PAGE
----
Mineta will be Bill Clinton's commerce secretary for another few weeks before a sure-thing Senate confirmation later this month. He's Japanese-American, he's old friends with Dick Cheney, and he's proud to be Bush's crossover pick. "I am a Democrat with both a small 'd' and a large one," Mineta said Tuesday after Bush announced his selection. "I am proud of my party and its heritage, but…there is no such thing as Republican or Democratic traffic congestion."
And then there were none. After only four weeks as presumptive chief and less than three as president-elect, Bush has now filled out his 14-member Cabinet. (U.N. and trade representatives, and some White House posts, are still to come.) And the high-speed process wound down Tuesday in typical Bush fashion.
In the Republican-without-a-job category, Spencer Abraham, defeated senator from Michigan for energy secretary. With responsibilities ranging from oil prices to nuclear secrets, it's not a job for the politically ambitious just ask Bill Richardson. And Abraham will get plenty of flak-catching time as he attempts to deliver on Bush's claims that his administration would have an energy policy where the Clinton administration had none. First up: OPEC rumblings about production cuts, in which it may or may not help Abraham that he is the grandson of Lebanese immigrants. (Probably not.)
And in the diversity-and-previous-GOP-administration category, Linda Chavez for secretary of labor. Chavez, who was director of the civil rights commission under President Ronald Reagan, has written extensively enough on the subject of civil rights to provide plenty of fodder for Democrats looking to make trouble for her nomination. But for now, her name ends in a "z," and she's the fourth woman on the Bush team.
''I can't think of a better way to start the new year than to round out a Cabinet, one of the strongest that I think any president has ever been able to assemble," Bush said. Well, it's certainly not a crowd of neophytes though the lack of representation of the Eisenhower administration is said to be angering some nonagenarians and it certainly looks as much like America as Bill Clinton's did.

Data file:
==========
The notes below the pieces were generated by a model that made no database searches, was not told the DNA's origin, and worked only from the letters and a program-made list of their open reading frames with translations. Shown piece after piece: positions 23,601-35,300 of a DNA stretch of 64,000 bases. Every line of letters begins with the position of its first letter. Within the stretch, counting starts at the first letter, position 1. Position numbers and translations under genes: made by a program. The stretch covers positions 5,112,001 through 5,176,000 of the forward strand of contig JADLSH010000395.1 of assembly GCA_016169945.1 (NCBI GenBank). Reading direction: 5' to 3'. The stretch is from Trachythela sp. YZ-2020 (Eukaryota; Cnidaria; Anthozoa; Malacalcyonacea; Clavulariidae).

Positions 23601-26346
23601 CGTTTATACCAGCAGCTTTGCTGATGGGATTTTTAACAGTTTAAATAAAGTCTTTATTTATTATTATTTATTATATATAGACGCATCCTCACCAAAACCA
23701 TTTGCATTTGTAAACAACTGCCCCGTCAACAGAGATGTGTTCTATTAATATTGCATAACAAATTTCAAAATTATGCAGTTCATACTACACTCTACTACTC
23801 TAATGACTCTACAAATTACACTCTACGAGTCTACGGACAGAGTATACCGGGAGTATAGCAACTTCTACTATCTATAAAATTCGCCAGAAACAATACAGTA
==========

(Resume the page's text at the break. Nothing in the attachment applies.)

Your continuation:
With the exception of the white male pro-choicer (think Tom Ridge), Bush has managed to span the expanse of the Republican party, from Christy Whitman and Colin Powell to Tommy Thompson and John Ashcroft. And with Mineta, who is just Democrat enough to please the pundits without confusing the voters, Bush has done a pretty good "uniter, not divider" impression in record time considering how few Democrats were actually willing to join the team.
Will it hold up? The new Senate, to be sworn in Wednesday, will be a muscle-flexing ground for the angriest losers of the 2000 election: black groups. Jesse Jackson has already promised to come after "Frisk 'Em" Whitman and Ashcroft, whose civil-rights record conservatives call principled and liberals call horrendous. Whitman, cleverly shelved as an EPA appointee, will be had to nail. But Ashcroft, a justifiable bogeyman as the nation's top law enforcer, will severely test Senate Democrats' proclivities toward giving a smooth ride to a fellow club member. Will Ashcroft be the Clarence Thomas of this Bush administration, or its John Tower? If it gets ugly enough, we may see Frank Keating return to public service after all.
For now, though, Bush is feeling good, smacking down uppity reporters at the Tuesday press conference and bidding farewell to the Cabinet-making process with an oh-so-W. signoff:
"I wish you all a continued happy new year, and I look forward to seeing you at the next availability."